To show the window again, the following to the show window block:

DetectHiddenWindows, On WinShow, VLC media player

The first line tells AHK to also check for windows that are hidden, and the second line tells Windows to unhide the window.

Pause Your Media Player

Depending on your media playing application, you might have a number of ways to trigger a pause — if you can assign a global hotkey like your keyboard's media pause key, you can simply add that key to your boss key using the Send function, which can send keystrokes to the active window.

Send, {Media_Play_Pause}

There's a whole list of special keys that you can use instead, but if your favourite media application has command line arguments, you can also use the Run function to launch the application instead.

Run, C:pathtomedia-app.exe /pause

Switch to "Work Application"

To complete the boss key hiding effect, you can't just hide the windows you shouldn't have sitting open — it works best when you also switch over to whatever work application you are supposed to be using. If you are a programmer, like yours truly, nobody can argue with you having your favourite IDE open on the screen.

Inside our "Show" function, we'll need to add a line that switches back to the window we want to have on the screen. To accomplish this, we'll use the WinActivate function, which makes another window the topmost one.

WinActivate, Visual Studio

This function works just like the other ones, matching part of the title string-so you can customise it for whatever your work-safe application is.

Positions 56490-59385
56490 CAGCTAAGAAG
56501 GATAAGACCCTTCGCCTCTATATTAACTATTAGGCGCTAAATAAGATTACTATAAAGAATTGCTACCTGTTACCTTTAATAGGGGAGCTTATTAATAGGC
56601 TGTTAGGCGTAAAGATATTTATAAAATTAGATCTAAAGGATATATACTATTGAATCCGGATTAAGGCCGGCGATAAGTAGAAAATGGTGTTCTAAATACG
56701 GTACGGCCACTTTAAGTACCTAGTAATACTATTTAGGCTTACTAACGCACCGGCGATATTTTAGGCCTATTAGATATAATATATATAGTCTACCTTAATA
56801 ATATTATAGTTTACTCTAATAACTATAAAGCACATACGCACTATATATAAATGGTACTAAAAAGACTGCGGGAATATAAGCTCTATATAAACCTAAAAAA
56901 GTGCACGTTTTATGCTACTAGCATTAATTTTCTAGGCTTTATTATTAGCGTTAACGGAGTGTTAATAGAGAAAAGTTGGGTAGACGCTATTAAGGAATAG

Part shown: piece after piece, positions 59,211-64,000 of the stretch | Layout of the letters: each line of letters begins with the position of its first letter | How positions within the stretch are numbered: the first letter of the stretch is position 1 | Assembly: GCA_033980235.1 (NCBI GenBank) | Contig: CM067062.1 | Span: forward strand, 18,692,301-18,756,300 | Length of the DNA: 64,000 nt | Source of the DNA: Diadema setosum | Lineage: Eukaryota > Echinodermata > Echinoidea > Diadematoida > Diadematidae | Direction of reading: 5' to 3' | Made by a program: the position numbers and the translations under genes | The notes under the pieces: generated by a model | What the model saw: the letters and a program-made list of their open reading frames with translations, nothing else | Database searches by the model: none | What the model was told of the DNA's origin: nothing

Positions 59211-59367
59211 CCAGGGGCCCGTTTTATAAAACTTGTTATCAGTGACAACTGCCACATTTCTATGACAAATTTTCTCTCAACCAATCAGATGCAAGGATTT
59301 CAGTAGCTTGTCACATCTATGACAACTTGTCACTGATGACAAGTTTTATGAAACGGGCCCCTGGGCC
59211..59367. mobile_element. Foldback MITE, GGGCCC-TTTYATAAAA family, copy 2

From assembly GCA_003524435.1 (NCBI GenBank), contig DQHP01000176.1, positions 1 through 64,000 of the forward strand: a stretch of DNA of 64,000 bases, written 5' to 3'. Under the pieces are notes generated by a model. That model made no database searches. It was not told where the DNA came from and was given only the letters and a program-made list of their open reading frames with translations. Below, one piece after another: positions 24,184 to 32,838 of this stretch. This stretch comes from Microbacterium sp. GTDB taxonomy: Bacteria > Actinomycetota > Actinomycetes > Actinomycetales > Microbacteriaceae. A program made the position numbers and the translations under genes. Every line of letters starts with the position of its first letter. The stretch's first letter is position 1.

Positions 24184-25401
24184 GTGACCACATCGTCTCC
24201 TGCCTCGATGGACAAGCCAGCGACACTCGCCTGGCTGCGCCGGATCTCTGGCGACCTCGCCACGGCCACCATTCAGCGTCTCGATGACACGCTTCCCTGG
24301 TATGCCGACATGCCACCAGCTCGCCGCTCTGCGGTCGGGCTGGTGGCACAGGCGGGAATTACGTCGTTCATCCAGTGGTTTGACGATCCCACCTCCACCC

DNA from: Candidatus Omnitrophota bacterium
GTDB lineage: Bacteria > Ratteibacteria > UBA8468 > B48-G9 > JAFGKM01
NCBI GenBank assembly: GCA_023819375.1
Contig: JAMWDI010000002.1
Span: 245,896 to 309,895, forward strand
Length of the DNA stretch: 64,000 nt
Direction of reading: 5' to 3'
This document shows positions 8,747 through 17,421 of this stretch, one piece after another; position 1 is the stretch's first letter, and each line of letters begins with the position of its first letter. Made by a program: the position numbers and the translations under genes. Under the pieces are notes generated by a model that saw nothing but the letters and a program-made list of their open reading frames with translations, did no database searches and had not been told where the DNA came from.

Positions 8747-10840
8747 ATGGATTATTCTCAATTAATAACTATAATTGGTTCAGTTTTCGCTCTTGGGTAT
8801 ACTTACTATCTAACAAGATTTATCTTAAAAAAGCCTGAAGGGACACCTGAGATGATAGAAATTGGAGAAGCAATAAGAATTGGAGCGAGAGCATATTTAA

Wrapping Up: Prepare Your Script

Once your script is finished up, you can package the script up into a single executable file that you can drop on a flash drive — especially helpful if your workplace doesn't allow you to install AutoHotkey on the target machine. The first thing you'll probably want to do is tell AutoHotkey not to show a tray icon, and run completely in the background. You'll want to add the following near the beginning of the script — note that if you do want to kill the script after adding this line, you'll have to do so from task manager.


Now you can right-click on the script, and choose to Compile it into an executable file, which you can then save on a flash drive, or use anywhere you want.

Here's the full listing of the example script, which hides VLC when you press the F6 key, and shows it again when you press F7.

#InstallKeybdHook #Persistent #HotkeyInterval,100 #NoEnv SetKeyDelay, –1 SetTitleMatchMode, 2 ; Makes matching the titles easier SendMode Input SetWorkingDir %A_ScriptDir%

F6:: { ; put the hiding windows stuff here WinHide, VLC media player Return }

F7:: { ; put the functions to show everything again here DetectHiddenWindows, On WinShow, VLC media player Return }

Now that you've put together your own customised boss key, do you have any tips for the rest of the class? Tell us in the comments.


    Here's a boss key program that requires no configuration and scripting

    Excellent !